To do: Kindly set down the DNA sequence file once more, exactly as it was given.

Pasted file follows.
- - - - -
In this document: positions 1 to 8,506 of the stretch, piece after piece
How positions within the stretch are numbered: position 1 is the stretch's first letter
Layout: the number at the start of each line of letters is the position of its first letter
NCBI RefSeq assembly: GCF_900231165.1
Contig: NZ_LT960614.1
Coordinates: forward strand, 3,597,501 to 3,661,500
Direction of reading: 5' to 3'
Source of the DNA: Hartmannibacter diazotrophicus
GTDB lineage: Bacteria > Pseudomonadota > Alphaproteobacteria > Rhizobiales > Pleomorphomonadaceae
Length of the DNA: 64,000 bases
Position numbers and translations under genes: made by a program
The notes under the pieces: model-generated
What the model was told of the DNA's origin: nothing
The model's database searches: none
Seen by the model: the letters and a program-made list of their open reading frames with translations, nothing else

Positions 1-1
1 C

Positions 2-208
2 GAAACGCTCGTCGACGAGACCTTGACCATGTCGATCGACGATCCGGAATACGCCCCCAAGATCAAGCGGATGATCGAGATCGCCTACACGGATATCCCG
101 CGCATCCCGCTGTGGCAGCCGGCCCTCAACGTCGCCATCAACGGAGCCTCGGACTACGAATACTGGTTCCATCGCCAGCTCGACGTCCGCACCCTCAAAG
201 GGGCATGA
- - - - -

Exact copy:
In this document: positions 1 to 8,506 of the stretch, piece after piece
How positions within the stretch are numbered: position 1 is the stretch's first letter
Layout: the number at the start of each line of letters is the position of its first letter
NCBI RefSeq assembly: GCF_900231165.1
Contig: NZ_LT960614.1
Coordinates: forward strand, 3,597,501 to 3,661,500
Direction of reading: 5' to 3'
Source of the DNA: Hartmannibacter diazotrophicus
GTDB lineage: Bacteria > Pseudomonadota > Alphaproteobacteria > Rhizobiales > Pleomorphomonadaceae
Length of the DNA: 64,000 bases
Position numbers and translations under genes: made by a program
The notes under the pieces: model-generated
What the model was told of the DNA's origin: nothing
The model's database searches: none
Seen by the model: the letters and a program-made list of their open reading frames with translations, nothing else

Positions 1-1
1 C

Positions 2-208
2 GAAACGCTCGTCGACGAGACCTTGACCATGTCGATCGACGATCCGGAATACGCCCCCAAGATCAAGCGGATGATCGAGATCGCCTACACGGATATCCCG
101 CGCATCCCGCTGTGGCAGCCGGCCCTCAACGTCGCCATCAACGGAGCCTCGGACTACGAATACTGGTTCCATCGCCAGCTCGACGTCCGCACCCTCAAAG
201 GGGCATGA